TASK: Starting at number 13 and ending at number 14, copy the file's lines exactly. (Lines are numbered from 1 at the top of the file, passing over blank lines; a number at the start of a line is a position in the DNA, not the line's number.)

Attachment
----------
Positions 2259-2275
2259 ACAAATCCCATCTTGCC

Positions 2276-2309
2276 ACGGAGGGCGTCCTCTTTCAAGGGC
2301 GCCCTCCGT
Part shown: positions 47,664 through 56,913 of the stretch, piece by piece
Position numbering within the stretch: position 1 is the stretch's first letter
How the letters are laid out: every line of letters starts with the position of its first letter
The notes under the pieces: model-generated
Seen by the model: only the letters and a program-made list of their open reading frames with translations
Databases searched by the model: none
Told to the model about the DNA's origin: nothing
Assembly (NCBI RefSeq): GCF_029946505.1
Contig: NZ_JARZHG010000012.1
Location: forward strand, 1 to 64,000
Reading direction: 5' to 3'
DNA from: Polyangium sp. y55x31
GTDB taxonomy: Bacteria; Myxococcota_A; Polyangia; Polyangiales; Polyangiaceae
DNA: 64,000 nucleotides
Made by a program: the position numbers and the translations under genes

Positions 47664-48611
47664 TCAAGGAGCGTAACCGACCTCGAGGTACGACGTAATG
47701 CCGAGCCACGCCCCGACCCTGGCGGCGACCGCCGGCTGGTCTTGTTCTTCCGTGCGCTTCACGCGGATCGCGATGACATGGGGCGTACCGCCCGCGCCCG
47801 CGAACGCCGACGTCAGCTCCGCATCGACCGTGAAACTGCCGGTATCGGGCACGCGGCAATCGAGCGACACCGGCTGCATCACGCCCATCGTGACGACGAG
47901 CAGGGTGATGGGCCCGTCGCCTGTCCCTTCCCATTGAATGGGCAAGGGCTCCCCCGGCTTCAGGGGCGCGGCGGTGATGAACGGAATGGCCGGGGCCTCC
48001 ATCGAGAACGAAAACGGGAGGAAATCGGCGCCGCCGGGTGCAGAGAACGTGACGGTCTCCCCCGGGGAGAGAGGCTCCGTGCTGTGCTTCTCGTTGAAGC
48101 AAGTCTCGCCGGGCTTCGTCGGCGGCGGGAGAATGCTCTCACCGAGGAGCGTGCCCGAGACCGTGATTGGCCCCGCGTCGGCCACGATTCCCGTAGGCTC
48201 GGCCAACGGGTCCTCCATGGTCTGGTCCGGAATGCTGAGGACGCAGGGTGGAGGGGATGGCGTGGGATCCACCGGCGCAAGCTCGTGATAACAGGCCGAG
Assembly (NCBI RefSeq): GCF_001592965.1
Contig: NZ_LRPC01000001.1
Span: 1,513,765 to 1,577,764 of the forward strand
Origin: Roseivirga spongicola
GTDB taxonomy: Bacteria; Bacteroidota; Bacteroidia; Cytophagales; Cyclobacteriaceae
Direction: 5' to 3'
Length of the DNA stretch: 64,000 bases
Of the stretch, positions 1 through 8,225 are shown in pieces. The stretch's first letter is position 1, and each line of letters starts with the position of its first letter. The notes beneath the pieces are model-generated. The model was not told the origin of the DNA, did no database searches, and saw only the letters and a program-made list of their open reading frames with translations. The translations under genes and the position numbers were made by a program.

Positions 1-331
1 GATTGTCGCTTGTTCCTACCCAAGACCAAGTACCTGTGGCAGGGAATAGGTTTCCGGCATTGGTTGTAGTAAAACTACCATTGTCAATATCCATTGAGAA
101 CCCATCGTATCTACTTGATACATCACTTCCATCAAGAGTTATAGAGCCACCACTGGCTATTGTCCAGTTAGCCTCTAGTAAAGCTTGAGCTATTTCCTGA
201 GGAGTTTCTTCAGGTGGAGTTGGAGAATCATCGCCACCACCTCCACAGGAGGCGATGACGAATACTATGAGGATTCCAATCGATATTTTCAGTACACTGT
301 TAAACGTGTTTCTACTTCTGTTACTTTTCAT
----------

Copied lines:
Assembly (NCBI RefSeq): GCF_029946505.1
Contig: NZ_JARZHG010000012.1